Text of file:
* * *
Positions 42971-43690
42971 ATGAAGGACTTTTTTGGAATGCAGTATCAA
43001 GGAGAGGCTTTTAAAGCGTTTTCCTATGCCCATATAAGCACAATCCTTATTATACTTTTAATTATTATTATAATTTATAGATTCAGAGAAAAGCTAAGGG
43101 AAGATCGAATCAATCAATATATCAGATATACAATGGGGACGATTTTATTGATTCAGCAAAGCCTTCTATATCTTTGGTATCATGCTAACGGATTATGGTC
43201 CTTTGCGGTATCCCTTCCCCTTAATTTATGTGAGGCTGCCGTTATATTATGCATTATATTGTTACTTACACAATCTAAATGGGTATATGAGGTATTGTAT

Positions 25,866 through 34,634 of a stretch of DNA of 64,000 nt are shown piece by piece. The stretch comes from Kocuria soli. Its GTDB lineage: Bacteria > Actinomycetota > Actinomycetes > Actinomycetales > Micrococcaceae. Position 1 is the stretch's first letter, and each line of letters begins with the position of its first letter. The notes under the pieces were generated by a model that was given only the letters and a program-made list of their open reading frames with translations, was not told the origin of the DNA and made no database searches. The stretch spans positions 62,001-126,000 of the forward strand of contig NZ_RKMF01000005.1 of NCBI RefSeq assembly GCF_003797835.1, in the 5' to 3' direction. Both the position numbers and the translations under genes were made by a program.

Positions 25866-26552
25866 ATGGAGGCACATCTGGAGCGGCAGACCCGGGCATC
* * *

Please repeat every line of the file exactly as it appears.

Positions 42971-43690
42971 ATGAAGGACTTTTTTGGAATGCAGTATCAA
43001 GGAGAGGCTTTTAAAGCGTTTTCCTATGCCCATATAAGCACAATCCTTATTATACTTTTAATTATTATTATAATTTATAGATTCAGAGAAAAGCTAAGGG
43101 AAGATCGAATCAATCAATATATCAGATATACAATGGGGACGATTTTATTGATTCAGCAAAGCCTTCTATATCTTTGGTATCATGCTAACGGATTATGGTC
43201 CTTTGCGGTATCCCTTCCCCTTAATTTATGTGAGGCTGCCGTTATATTATGCATTATATTGTTACTTACACAATCTAAATGGGTATATGAGGTATTGTAT

Positions 25,866 through 34,634 of a stretch of DNA of 64,000 nt are shown piece by piece. The stretch comes from Kocuria soli. Its GTDB lineage: Bacteria > Actinomycetota > Actinomycetes > Actinomycetales > Micrococcaceae. Position 1 is the stretch's first letter, and each line of letters begins with the position of its first letter. The notes under the pieces were generated by a model that was given only the letters and a program-made list of their open reading frames with translations, was not told the origin of the DNA and made no database searches. The stretch spans positions 62,001-126,000 of the forward strand of contig NZ_RKMF01000005.1 of NCBI RefSeq assembly GCF_003797835.1, in the 5' to 3' direction. Both the position numbers and the translations under genes were made by a program.

Positions 25866-26552
25866 ATGGAGGCACATCTGGAGCGGCAGACCCGGGCATC